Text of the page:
Community News Sites should engage their users, use quickly social media tools, tease out contributors rather than train citizen journalist in advance, according to a new J-Lab report released this week.
I found this J-Lab Report, which culled lessons learned from five years of funding community news startups, to be informative and worth reading. If you are thinking about becoming a news entrepreneur, take the time to read this report. It’s about 36-pages long.
The following is an excerpt of the press release and a link to the report:
The report, “New Voices: What Works,” documents the track record of 48 community news projects launched since 2005. These projects were created with small grants from J-Lab: The Institute for Interactive Journalism at American University. The John S. and James L. Knight Foundation funded the grant program.
“One of the most important contributions of all of the New Voices community news sites is not that they replaced news coverage that has been constricted – rather they added coverage that did not exist before, not even in the heyday of American journalism,” said Jan Schaffer, J-Lab director, in releasing the report.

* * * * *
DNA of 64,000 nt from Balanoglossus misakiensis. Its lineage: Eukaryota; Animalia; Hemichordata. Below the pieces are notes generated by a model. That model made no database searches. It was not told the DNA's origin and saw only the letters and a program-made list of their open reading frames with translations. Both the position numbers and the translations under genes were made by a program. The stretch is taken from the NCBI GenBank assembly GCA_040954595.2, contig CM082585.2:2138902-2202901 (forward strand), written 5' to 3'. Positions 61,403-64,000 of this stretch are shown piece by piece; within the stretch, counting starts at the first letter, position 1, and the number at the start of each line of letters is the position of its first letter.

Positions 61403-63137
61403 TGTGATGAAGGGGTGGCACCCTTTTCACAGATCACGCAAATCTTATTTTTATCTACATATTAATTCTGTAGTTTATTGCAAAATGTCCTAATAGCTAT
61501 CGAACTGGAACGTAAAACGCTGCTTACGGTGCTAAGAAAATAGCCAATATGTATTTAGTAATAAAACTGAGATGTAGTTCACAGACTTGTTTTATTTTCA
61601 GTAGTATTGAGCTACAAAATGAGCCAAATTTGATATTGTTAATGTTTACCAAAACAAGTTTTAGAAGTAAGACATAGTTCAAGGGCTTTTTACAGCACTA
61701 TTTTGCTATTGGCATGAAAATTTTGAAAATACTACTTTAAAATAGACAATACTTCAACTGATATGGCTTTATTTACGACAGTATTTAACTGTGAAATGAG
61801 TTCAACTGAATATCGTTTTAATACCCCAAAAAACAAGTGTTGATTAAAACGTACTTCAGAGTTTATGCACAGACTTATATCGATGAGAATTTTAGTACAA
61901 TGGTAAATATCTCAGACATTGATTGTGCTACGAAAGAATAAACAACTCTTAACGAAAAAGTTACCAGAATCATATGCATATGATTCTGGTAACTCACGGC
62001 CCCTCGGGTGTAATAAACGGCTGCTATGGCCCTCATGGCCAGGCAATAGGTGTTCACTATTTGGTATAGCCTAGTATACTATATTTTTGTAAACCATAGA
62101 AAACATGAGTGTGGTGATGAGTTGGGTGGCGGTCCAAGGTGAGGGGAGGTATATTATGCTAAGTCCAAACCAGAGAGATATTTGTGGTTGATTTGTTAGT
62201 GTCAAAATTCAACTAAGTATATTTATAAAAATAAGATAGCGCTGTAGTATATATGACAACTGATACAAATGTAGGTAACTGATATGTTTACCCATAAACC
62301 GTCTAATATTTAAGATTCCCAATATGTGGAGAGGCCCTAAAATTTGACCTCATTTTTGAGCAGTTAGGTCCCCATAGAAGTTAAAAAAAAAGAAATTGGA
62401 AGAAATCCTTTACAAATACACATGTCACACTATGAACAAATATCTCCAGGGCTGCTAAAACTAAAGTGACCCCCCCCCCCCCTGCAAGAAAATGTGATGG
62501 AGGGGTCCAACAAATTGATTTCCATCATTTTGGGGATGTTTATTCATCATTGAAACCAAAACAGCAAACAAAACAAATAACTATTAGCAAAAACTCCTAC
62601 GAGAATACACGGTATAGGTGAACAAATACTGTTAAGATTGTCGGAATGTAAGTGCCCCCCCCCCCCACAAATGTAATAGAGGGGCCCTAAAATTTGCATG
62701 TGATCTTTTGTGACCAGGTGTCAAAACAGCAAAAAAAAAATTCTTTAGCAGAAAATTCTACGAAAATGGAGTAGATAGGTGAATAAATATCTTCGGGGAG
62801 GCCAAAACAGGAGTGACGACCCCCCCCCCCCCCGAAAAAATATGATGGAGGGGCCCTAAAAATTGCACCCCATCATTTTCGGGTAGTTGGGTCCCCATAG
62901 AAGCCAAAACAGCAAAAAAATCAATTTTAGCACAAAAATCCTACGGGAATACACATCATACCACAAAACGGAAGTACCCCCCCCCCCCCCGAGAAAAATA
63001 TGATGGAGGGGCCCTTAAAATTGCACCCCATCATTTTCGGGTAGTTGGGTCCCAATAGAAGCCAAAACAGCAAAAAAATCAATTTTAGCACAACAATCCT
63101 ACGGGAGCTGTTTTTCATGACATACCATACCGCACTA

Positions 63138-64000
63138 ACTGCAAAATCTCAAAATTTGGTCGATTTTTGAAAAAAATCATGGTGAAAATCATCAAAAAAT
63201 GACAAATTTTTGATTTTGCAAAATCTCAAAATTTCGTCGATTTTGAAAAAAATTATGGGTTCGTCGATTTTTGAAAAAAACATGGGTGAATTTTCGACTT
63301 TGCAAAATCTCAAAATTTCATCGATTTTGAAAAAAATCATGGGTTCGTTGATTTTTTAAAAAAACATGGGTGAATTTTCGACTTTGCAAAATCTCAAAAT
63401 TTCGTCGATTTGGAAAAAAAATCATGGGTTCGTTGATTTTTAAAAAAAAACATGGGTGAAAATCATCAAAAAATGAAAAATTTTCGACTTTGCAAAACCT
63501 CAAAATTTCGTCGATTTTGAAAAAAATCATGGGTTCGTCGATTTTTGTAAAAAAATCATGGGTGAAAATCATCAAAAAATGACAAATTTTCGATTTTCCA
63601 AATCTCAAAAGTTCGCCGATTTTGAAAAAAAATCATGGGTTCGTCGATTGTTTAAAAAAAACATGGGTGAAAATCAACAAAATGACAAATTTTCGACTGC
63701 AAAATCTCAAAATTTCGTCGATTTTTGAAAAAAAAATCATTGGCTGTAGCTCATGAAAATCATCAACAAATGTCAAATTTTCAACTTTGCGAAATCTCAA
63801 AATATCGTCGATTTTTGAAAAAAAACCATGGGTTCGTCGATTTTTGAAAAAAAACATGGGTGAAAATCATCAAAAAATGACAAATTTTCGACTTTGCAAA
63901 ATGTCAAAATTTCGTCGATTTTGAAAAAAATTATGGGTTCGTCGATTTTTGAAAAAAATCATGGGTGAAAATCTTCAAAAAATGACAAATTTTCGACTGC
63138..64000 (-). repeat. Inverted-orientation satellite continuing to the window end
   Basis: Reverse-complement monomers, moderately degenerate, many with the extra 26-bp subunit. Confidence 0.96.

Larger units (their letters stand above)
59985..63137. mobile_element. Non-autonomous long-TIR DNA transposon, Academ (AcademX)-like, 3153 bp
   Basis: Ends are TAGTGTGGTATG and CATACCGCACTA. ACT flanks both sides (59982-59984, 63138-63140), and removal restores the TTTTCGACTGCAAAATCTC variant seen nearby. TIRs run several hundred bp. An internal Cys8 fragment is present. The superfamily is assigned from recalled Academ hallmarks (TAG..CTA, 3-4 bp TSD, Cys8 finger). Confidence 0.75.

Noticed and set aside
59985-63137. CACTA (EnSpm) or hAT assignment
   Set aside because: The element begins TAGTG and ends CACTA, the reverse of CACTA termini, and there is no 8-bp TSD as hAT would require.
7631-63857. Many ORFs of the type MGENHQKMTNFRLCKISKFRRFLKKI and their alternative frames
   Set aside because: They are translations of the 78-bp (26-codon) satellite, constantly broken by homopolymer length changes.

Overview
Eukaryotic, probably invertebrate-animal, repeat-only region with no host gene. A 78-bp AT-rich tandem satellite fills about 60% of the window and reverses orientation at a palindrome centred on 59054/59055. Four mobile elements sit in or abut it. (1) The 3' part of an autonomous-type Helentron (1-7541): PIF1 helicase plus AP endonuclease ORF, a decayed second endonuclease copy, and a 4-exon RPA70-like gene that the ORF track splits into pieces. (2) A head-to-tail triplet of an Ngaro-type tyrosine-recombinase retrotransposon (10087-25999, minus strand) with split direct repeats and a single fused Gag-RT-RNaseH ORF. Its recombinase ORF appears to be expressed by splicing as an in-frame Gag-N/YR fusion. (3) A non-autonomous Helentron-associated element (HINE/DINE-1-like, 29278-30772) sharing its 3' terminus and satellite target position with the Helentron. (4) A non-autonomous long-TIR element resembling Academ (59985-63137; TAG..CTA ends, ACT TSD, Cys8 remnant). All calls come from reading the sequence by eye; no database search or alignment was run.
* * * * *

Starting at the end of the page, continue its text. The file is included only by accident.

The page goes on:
“The report shows that New Voices projects have added perspectives to community debate while serving as important experiments,” said John Bracken, Knight Foundation’s director of digital media.
Among the report’s 10 key takeaways:
- Engagement, not just content, is key: Robust and frequent content begets more content but it’s the engagement with users that make sites successful.
- Citizen journalism is a high-churn, high-touch enterprise: Citizen journalism math is working out this way: Fewer than one in 10 of those you train will stick around to be regular contributors. It’s better to nurture frequent site visitors to generate content.
- Social media is ushering in a new era for community news startups. Sites that build on friend networks are launching with lightning speed.
- Sweat equity counts for a lot: Projects built on the grit and passion of the founders have created the most promising models for sustainability.
- Community news sites are not a business yet. Income from grants, ads, events and other things falls short, in most cases, of paying staff salaries and operating expenses.
The New Voices program, launched in 2005, awards start-up funding to news entrepreneurs to create community news sites. Through 2010, 55 projects were funded from a pool of 1,433 applicants. The report examines the 46 projects funded from 2005 through 2009. Nine other sites funded this year will launch over the next six months.
Go here to view or download the report.